4. No-one is good at everything. Surrounded by talented students — some who competed internationally, had black belts in multiple martial arts or had been training since they were two years old – they all melded, in my mind, into one incredibly fast, strong, flexible super-human composite. Intimidating and discouraging, to say the least, and not even accurate. As it turned out, everyone had their strengths and weaknesses, and it was a better use of time to maximize what strengths I had than to psyche myself out exaggerating those of others. (Corollary: Stop playing the comparison game.)
5. Energy starts in the mind. As passionate as I was about training, I didn’t always feel like going to class after work. Some nights I would drag myself sluggishly across the mat, shoulders slumped, focused on how I could sneak out early. But then one of the master teachers would appear in front of me with a kicking pad, and I would be miraculously flooded with renewed vigor.
How strange, nothing else had changed; I hadn’t eaten a Power Bar or gulped down a Red Bull. By virtue of the master’s attention, I simply felt inspired to try harder, to show respect by doing my best. That instant energy surge was vivid proof that it’s the mind that tells the body what to do, not the other way round.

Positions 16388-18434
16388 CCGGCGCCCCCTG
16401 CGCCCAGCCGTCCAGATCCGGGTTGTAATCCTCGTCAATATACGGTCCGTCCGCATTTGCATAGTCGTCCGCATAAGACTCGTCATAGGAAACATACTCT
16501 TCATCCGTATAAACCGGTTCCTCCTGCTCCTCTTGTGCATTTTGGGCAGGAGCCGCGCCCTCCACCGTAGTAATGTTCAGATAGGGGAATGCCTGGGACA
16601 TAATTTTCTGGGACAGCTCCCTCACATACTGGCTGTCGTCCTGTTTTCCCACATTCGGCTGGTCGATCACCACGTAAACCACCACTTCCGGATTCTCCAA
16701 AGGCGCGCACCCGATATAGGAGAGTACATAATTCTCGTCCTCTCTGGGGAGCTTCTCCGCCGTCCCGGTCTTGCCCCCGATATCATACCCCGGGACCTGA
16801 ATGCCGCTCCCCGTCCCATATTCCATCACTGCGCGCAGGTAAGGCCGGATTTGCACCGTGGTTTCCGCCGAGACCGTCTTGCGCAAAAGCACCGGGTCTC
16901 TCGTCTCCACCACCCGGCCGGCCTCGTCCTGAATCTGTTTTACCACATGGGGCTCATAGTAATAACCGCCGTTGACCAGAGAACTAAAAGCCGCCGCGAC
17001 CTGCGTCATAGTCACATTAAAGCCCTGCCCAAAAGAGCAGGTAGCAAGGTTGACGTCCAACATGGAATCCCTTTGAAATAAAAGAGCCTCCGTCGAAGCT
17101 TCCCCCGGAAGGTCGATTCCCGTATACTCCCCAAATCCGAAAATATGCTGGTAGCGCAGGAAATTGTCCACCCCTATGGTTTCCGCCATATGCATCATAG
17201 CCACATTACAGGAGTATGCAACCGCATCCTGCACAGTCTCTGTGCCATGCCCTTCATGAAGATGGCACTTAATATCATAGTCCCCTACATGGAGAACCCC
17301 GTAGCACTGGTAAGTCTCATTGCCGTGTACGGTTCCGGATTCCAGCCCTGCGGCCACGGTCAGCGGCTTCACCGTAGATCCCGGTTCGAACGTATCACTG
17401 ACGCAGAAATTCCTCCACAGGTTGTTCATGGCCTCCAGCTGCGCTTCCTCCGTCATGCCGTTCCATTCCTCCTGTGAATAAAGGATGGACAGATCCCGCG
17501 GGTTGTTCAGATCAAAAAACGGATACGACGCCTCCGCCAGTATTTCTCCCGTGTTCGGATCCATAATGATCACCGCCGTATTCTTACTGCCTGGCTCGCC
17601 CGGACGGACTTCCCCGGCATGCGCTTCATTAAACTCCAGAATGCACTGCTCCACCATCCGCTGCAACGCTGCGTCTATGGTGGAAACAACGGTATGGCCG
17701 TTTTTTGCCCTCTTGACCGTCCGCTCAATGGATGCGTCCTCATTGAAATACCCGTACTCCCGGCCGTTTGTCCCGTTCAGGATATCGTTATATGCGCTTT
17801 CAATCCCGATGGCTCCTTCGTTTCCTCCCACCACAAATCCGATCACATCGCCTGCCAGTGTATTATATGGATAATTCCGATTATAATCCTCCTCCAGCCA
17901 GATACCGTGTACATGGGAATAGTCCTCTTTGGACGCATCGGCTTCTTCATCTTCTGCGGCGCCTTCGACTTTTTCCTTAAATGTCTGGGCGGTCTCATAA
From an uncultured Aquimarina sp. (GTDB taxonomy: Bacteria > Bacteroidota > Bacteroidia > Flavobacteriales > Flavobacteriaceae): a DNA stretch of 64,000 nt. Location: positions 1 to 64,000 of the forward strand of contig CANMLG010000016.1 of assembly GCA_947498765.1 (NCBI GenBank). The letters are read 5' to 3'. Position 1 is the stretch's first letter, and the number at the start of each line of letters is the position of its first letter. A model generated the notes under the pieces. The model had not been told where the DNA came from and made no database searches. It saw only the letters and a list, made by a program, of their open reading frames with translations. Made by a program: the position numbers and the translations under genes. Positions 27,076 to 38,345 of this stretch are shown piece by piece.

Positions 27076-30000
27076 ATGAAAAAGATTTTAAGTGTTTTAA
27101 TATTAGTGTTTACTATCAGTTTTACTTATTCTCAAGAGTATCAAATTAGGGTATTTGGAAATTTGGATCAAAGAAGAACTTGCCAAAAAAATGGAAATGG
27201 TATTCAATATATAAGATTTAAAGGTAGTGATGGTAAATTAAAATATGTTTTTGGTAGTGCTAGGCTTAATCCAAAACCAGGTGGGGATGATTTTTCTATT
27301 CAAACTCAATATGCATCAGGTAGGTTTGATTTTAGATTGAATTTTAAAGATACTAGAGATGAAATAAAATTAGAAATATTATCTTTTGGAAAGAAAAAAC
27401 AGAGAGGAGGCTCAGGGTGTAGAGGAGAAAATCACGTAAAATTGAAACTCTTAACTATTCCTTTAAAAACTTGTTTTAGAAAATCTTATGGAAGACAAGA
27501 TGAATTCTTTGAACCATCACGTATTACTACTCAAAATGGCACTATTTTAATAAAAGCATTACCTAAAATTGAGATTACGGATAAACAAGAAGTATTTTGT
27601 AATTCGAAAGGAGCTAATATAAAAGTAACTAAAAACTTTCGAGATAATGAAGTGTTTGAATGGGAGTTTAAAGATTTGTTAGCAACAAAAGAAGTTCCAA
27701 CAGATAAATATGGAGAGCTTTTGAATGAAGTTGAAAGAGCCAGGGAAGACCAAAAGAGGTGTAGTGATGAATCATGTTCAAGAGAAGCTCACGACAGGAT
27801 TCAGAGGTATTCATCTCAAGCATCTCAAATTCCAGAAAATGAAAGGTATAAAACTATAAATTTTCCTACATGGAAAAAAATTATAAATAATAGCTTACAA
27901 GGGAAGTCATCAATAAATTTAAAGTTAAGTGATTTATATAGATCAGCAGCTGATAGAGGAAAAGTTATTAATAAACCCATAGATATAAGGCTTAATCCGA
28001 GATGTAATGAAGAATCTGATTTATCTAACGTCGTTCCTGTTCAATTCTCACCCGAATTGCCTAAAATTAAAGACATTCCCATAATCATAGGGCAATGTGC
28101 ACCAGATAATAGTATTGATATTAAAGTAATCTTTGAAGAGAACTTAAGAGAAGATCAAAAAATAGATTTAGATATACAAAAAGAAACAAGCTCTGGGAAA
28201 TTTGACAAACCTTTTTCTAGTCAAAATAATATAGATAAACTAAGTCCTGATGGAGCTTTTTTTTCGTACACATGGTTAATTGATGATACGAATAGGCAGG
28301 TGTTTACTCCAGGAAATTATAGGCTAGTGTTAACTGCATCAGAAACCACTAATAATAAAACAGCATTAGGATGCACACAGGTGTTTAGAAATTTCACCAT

6. Persistence pays off in more ways than one. Okay, it’s one thing to know this intellectually; it’s another to experience the confidence-building effects. The black belt test takes about an hour and consists of calisthenics, forms, sparring and breaking a block of five boards with a back kick. No matter how well you perform on the other parts of the test, if you don’t break the boards, you don’t get your black belt. This was the one part of the test I wasn’t able to practice and, as I faced the boardholders bracing for my kick, I was overcome by doubt.
I didn’t break the boards the first time. Nor the second time, the requisite three months later. I don’t think I have ever felt so discouraged and inadequate. But I was determined not to walk away, like some of the other students who never came back after their first failure. It took me five separate tries and hours of practice over the course of a year to finally break the boards, but the intense feeling of relief, sense of accomplishment and confidence in my ability to persist was priceless.
7. Commitment trumps ability. My frustration from not being able to break the boards was exacerbated when I saw students who were less fit or not as strong as me, kick right through with apparent ease. (And I’m guessing the muscular football player who also took several tries to break the boards felt the same.) The difference was they believed they could do it and they didn’t hold back. As the instructors used to say: “Kick like you mean it.”
I have yet to use any kicks or punches in actual combat. But the mental muscles I developed – confidence, resilience, ability to adapt, self-control — those, I have occasion to use every day.